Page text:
Prince William County has at least 21 facilities that handle chemicals so dangerous they could kill or injure hundreds if there were a major leak or fire, county records show. Neighboring Stafford County has 11 high-risk sites, records show.
The facilities include manufacturers, warehouses, retail businesses and public facilities that use chemicals the Environmental Protection Agency has put on an "extremely hazardous" list.
The list was developed as part of a program to help local governments identify chemical risks in their communities and work with the facilities to lower the chances of a catastrophe. The governments' hazardous materials response plans are public records, and The Washington Post reviewed them to determine how many high-risk facilities are in the region and whether government officials are prepared for a disaster.
In all, there are 607 such facilities in the Washington area; Fairfax County, with 65 sites, has the most in Northern Virginia, followed by Loudoun County's 25 and Prince William's 21. Montgomery County in Maryland has the most sites overall, with 177. Comparisons are hard to make, because some counties have more industry than others and Montgomery has a stricter standard for reporting that boosts its overall total.
In addition to the risk posed by the permanent facilities, county residents also face the threat of a random accident involving hazardous materials on Prince William and Stafford's major highways, CSX and Norfolk Southern railroad tracks and several natural gas and petroleum pipelines.
Interstate 95, which runs through eastern Prince William and Stafford, carries hundreds of trucks hauling dangerous cargo. Interstate 66 bisects western Prince William, and several major state roads crisscross the county.
"Transportation is often the greater threat because, unlike a fixed facility, you don't know when or where those incidents are going to occur," said John Medici, the emergency preparedness director in Prince William.
About 50,000 people live at the northern end of I-95 in Prince William. An incident at the point where I-95 comes close to the CSX tracks and Route 1 would cripple all three routes.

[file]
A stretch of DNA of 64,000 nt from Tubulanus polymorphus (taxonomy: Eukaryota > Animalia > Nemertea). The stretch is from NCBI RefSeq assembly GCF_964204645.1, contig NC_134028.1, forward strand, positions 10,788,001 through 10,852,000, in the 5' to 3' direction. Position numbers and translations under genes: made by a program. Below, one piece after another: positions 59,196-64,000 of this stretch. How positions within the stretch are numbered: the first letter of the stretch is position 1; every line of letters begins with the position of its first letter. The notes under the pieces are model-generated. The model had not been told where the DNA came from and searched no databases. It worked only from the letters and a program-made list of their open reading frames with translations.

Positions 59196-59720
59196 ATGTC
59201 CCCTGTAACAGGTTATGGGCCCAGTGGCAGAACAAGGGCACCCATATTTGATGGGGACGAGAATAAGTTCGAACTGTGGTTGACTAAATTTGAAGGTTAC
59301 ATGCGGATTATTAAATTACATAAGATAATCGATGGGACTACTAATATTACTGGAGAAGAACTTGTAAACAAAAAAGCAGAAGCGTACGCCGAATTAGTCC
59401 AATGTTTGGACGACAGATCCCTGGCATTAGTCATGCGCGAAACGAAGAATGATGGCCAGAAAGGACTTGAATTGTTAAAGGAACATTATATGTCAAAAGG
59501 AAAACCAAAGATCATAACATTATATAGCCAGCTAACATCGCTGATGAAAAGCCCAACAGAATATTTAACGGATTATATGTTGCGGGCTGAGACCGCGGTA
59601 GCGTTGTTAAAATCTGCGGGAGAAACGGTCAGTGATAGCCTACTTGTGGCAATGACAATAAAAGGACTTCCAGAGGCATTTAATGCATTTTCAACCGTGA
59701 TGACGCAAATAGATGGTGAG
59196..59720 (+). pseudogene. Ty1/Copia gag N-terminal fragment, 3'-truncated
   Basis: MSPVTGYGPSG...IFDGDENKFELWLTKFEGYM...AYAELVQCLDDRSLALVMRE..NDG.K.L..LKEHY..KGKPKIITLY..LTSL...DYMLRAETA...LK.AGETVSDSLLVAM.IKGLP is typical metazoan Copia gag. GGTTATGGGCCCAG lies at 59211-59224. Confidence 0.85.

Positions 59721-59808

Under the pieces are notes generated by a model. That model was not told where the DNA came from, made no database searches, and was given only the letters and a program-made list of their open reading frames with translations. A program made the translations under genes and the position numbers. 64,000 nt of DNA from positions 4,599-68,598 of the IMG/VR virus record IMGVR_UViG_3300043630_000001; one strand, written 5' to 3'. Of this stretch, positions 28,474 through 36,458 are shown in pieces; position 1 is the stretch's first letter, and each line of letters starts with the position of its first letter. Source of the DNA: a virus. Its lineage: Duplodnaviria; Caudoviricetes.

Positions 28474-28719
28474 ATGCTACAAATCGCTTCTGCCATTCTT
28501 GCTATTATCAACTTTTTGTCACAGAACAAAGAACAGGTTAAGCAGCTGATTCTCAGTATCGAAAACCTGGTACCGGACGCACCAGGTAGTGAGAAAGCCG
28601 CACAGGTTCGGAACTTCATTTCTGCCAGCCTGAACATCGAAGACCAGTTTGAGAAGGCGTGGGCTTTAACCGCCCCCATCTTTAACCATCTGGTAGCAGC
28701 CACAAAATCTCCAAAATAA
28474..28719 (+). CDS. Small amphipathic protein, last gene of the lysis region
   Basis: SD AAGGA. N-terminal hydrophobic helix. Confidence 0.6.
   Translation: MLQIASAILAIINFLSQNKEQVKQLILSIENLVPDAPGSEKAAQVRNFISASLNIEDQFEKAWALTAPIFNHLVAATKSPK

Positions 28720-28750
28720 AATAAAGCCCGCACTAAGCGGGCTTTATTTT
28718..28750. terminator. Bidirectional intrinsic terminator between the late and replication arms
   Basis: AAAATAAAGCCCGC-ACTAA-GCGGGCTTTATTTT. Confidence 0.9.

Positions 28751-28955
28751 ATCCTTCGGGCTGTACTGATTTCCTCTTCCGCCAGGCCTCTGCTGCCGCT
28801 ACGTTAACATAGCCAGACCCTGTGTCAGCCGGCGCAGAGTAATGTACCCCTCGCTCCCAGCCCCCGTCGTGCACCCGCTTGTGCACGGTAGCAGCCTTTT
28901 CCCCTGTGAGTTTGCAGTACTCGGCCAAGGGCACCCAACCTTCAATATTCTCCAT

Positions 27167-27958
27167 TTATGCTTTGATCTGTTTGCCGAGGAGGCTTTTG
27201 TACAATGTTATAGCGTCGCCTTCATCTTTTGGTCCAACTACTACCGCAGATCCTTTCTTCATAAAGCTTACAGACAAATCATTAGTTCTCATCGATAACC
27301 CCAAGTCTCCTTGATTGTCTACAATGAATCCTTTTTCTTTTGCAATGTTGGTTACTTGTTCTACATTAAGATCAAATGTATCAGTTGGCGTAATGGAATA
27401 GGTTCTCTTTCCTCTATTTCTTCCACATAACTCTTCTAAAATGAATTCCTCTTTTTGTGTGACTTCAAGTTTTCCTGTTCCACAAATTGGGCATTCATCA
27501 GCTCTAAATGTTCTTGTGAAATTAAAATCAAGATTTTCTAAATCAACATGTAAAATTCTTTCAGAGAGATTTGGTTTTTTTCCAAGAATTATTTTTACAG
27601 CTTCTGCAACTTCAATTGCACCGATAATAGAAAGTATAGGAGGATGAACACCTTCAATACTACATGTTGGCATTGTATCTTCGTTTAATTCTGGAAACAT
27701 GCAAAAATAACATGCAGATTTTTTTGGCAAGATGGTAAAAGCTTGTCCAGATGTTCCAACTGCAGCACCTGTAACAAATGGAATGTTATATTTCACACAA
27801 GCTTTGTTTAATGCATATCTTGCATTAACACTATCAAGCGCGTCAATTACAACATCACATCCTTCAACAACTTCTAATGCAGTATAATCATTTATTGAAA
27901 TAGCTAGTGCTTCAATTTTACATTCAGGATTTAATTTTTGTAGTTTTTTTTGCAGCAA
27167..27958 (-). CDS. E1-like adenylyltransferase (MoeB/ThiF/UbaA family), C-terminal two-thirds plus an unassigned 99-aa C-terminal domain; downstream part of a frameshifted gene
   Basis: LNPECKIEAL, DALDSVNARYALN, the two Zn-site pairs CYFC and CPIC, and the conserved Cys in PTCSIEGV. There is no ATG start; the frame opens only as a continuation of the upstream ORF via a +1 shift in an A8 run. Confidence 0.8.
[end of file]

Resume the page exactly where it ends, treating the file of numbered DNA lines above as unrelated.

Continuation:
Medici acknowledges that Prince William--as is the case with other Washington area jurisdictions--lacks the personnel to handle some types of serious incidents, such as a chemical leak; outside expertise may be called in in that event. But local emergency personnel would have to deal with the incident until help arrived.
County officials said they are confident that most of the facility owners have taken steps to reduce the likelihood of a leak or fire.
Colonial Circuits Inc., in Stafford, makes circuit boards, using five dangerous chemicals. The facility has a fire detection system, though no chemical leak detector as some plants do. But the ventilation system is equipped with a "scrubber" that removes hazardous airborne substances.
During a fire, Stafford fire officials recommend that firefighters avoid entering the building to extinguish the blaze because of the potential of a hazardous chemical reaction of the substances. Instead, officials suggest evacuating the area, which includes a five-story Geico Corp. office building with 3,500 people.
Prince William has worked with site owners to reduce risks. Medici said Dominion Semiconductor in Manassas has sought to keep its chemical inventory to minimum levels, reducing its risk to workers and the community. But the downside is that Dominion requires more shipments on the county's transportation network, Medici said, "so it's a trade-off."
CAPTION: (This graphic was not available) Hazardous Chemicals in Prince William
CAPTION: (This graphic was not available) Hazardous Chemicals in Stafford